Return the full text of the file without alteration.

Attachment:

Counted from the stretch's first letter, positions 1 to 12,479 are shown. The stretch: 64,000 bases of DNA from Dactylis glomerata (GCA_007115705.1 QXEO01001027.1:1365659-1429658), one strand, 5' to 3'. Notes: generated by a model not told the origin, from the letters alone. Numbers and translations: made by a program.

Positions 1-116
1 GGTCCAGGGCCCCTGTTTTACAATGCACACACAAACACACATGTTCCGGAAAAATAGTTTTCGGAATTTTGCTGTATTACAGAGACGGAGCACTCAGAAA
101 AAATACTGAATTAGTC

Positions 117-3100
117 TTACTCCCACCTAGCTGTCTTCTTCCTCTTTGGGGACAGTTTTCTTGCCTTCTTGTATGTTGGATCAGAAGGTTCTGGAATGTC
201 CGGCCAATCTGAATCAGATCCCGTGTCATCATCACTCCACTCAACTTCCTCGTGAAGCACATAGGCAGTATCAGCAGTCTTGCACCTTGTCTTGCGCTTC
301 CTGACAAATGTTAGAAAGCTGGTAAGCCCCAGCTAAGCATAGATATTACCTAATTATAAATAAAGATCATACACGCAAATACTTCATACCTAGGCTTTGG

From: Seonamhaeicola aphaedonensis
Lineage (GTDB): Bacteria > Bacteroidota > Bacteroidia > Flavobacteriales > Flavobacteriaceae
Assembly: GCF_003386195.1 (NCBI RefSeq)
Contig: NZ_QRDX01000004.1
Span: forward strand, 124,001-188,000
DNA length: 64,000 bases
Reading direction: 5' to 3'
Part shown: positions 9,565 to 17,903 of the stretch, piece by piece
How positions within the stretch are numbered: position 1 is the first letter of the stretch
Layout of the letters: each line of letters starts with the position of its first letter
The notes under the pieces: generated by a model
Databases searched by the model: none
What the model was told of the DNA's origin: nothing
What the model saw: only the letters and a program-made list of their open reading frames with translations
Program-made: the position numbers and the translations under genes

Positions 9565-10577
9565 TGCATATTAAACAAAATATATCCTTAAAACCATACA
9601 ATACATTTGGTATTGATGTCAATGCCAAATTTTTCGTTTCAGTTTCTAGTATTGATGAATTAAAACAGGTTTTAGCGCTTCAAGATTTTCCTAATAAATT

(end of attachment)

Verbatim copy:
Counted from the stretch's first letter, positions 1 to 12,479 are shown. The stretch: 64,000 bases of DNA from Dactylis glomerata (GCA_007115705.1 QXEO01001027.1:1365659-1429658), one strand, 5' to 3'. Notes: generated by a model not told the origin, from the letters alone. Numbers and translations: made by a program.

Positions 1-116
1 GGTCCAGGGCCCCTGTTTTACAATGCACACACAAACACACATGTTCCGGAAAAATAGTTTTCGGAATTTTGCTGTATTACAGAGACGGAGCACTCAGAAA
101 AAATACTGAATTAGTC

Positions 117-3100
117 TTACTCCCACCTAGCTGTCTTCTTCCTCTTTGGGGACAGTTTTCTTGCCTTCTTGTATGTTGGATCAGAAGGTTCTGGAATGTC
201 CGGCCAATCTGAATCAGATCCCGTGTCATCATCACTCCACTCAACTTCCTCGTGAAGCACATAGGCAGTATCAGCAGTCTTGCACCTTGTCTTGCGCTTC
301 CTGACAAATGTTAGAAAGCTGGTAAGCCCCAGCTAAGCATAGATATTACCTAATTATAAATAAAGATCATACACGCAAATACTTCATACCTAGGCTTTGG

From: Seonamhaeicola aphaedonensis
Lineage (GTDB): Bacteria > Bacteroidota > Bacteroidia > Flavobacteriales > Flavobacteriaceae
Assembly: GCF_003386195.1 (NCBI RefSeq)
Contig: NZ_QRDX01000004.1
Span: forward strand, 124,001-188,000
DNA length: 64,000 bases
Reading direction: 5' to 3'
Part shown: positions 9,565 to 17,903 of the stretch, piece by piece
How positions within the stretch are numbered: position 1 is the first letter of the stretch
Layout of the letters: each line of letters starts with the position of its first letter
The notes under the pieces: generated by a model
Databases searched by the model: none
What the model was told of the DNA's origin: nothing
What the model saw: only the letters and a program-made list of their open reading frames with translations
Program-made: the position numbers and the translations under genes

Positions 9565-10577
9565 TGCATATTAAACAAAATATATCCTTAAAACCATACA
9601 ATACATTTGGTATTGATGTCAATGCCAAATTTTTCGTTTCAGTTTCTAGTATTGATGAATTAAAACAGGTTTTAGCGCTTCAAGATTTTCCTAATAAATT